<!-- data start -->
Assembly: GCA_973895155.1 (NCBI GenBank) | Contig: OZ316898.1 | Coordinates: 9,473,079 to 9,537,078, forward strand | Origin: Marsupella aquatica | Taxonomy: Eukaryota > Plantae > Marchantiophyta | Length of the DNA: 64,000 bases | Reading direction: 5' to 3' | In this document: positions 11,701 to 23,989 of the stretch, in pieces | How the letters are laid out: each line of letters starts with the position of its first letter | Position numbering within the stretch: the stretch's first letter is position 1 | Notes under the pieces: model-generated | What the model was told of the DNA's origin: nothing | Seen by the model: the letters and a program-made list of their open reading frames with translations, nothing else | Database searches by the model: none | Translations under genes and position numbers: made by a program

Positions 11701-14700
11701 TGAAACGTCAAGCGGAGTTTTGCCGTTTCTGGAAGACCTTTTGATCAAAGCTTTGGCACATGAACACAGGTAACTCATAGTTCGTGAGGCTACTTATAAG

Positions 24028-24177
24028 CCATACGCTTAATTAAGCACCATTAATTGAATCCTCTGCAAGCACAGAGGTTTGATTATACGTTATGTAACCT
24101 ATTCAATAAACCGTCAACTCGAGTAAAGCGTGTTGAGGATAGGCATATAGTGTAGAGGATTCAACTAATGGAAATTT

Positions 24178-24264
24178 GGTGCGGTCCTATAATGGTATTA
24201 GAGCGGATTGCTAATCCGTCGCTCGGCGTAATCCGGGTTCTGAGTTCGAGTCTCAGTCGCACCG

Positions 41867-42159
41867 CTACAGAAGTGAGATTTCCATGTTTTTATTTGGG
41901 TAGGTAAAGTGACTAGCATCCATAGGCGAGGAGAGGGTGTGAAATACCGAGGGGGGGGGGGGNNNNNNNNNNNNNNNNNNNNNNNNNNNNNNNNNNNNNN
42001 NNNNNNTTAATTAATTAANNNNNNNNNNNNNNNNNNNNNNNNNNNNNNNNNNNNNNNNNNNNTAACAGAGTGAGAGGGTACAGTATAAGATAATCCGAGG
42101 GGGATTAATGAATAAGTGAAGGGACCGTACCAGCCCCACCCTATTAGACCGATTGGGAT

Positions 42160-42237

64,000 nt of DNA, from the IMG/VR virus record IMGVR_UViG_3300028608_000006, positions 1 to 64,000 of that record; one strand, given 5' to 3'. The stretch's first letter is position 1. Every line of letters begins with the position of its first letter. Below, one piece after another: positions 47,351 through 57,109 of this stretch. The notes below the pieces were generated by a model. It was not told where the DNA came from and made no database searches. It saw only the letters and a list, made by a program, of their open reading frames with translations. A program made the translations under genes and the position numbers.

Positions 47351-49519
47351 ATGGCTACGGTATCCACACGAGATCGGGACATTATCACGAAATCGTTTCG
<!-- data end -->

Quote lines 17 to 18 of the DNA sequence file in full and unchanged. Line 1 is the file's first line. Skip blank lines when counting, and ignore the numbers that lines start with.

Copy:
Positions 47351-49519
47351 ATGGCTACGGTATCCACACGAGATCGGGACATTATCACGAAATCGTTTCG